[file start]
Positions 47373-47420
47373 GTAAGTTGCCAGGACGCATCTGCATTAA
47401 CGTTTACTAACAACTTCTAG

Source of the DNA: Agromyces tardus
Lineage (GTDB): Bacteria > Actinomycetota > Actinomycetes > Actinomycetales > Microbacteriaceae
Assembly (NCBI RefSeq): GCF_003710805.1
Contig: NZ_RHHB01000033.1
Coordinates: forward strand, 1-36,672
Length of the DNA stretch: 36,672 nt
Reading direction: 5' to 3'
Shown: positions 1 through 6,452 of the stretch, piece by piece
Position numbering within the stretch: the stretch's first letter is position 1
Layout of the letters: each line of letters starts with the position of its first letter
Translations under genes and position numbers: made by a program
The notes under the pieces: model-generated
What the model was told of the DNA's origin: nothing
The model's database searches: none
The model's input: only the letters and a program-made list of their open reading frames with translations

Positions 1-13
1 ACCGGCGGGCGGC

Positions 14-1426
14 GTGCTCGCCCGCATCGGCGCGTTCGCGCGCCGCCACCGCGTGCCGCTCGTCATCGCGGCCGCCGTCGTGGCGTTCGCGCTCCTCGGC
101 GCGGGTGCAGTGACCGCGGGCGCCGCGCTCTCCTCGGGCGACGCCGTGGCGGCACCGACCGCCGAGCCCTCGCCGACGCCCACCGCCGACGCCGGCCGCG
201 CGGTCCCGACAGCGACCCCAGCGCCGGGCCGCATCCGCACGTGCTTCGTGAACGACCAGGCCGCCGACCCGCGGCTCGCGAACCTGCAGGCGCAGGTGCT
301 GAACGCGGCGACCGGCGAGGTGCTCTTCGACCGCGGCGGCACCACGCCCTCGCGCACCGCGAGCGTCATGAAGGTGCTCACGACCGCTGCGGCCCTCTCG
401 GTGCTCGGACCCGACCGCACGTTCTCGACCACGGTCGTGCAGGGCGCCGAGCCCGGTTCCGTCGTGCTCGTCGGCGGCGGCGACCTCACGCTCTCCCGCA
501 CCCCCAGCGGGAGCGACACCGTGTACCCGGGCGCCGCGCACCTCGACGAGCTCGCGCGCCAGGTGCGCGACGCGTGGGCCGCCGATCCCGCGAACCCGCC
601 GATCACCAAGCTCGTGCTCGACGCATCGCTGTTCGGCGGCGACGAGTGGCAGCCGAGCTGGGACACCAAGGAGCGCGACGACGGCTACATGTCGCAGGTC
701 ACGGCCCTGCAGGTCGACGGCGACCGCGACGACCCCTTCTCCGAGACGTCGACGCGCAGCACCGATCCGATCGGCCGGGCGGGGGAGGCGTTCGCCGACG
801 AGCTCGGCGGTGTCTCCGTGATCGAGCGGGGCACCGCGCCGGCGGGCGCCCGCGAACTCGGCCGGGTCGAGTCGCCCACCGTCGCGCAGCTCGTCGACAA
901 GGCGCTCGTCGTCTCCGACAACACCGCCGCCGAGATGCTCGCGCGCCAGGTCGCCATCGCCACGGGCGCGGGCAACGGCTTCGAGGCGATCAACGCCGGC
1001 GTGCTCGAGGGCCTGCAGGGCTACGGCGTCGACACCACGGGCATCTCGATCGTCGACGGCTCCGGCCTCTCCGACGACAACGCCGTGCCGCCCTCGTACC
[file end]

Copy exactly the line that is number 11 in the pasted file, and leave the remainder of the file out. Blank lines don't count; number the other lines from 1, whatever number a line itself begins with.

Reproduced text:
Shown: positions 1 through 6,452 of the stretch, piece by piece